In 2009, after his release, Carney was hired by Municipal Judge David Switzer as a probation officer for his DWI court; Carney follows about 200 cases. One of his qualifications, he said, was his fluency in Spanish, which he learned as a child in the Dominican Republic and Puerto Rico, where his parents were missionaries. He got law enforcement training from the Garland County Sheriff's Office.

It was on a visit to Thornton in Hollywood that the idea for making a reality show of Hot Springs' drug court system was born. Carney ran into an old acquaintance, Wilmer Valderramma ("That '70's Show"), brought him up to date on his life — his drug charge, Teen Challenge, his conversion and his job. The story was good enough to interest Relativity Media, which came to Hot Springs earlier this year to film court footage, including interviews with Carney, that it will use as a trailer to promote the show to potential producers. (The state Supreme Court's Judicial Ethics Advisory Committee, however, would likely oppose any such airing, given its strong disapproval of Fayetteville Judge Mary Ann Gunn's national broadcasting of her drug court. The court appointed a committee last year to study rules on broadcasting.)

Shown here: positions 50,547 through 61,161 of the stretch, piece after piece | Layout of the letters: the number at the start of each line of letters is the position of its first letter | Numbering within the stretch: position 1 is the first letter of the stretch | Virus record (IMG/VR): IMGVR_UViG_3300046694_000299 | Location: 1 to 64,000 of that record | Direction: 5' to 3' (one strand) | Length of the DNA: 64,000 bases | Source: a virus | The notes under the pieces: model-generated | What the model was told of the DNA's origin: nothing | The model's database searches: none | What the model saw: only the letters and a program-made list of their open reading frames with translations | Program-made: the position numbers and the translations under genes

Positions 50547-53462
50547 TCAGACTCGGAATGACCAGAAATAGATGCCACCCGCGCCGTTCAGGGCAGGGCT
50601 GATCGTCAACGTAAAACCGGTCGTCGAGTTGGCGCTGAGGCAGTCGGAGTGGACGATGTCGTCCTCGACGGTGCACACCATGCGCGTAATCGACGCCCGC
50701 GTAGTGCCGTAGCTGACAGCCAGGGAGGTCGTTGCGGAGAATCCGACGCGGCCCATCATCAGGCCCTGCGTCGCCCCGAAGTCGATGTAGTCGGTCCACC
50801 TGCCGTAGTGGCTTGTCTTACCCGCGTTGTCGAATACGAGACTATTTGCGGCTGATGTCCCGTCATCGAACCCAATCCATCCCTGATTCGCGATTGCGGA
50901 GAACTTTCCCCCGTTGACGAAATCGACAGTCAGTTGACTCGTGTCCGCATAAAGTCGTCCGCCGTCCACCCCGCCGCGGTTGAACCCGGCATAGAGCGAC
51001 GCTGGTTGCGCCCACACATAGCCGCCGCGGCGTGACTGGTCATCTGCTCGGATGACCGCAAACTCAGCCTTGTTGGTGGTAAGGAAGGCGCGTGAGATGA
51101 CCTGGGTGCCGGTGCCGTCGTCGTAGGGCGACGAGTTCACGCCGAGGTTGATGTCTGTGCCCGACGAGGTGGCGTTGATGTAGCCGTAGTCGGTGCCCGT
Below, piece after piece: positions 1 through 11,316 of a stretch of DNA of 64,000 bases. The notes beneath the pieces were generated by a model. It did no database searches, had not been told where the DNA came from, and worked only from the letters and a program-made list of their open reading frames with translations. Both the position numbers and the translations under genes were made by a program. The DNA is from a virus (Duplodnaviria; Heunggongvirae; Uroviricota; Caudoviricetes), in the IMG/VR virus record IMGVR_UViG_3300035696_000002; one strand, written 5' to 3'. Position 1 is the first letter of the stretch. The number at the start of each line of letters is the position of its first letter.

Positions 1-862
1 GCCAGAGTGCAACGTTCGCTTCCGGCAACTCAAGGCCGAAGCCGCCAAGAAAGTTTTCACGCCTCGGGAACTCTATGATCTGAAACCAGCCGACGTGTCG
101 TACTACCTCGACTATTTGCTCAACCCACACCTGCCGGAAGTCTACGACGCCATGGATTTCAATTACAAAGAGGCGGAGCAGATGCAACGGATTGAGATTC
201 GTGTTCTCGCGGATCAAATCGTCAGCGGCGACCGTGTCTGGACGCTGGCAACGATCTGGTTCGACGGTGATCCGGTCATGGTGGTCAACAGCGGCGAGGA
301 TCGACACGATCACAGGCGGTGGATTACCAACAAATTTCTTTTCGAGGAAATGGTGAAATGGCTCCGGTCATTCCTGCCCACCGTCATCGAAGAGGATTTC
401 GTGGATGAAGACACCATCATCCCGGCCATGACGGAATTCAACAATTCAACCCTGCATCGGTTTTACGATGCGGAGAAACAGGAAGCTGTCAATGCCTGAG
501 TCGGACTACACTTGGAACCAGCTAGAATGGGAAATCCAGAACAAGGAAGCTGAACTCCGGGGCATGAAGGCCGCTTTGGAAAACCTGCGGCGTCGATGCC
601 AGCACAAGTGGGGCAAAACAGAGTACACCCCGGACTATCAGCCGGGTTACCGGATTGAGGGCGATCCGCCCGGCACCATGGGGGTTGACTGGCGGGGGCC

"It doesn't bother me that God's in the courtroom," Carney said of Ohm's use of faith-based programs for the offenders that come before him. "If we can keep [offenders] off the streets for three months, and plant a seed, I'm all for it."

(Unlike Ohm, Switzer, who conducts court for felony-level DWIs, sends all offenders to Garland County's Minimal Security Incarceration program.)

Neither Ohm nor Switzer is paid for their Friday DWI and drug courts, though the DWI court has a grant to pay two probation officers and a part-time file clerk. To support the courts, Carney has recorded a song with Little Rock musician Jason Truby, "I'm Back."

"I'm back back from the dead I've been brainwashed brother by the river that be flooding my head

(Baby) I'm back back from the dead I got the good news sister from the Man with the holes in his hands ..." You can hear the song on youtube.com.

Carney, once a rock star with his own TV show, is paid $10 an hour. "At the end of the day," he said, the reality is that he's not going to be a probation officer forever. "I'm getting married in eight months." He'll probably return to L.A. But this time, he knows that "for me, Jesus Christ is the only way."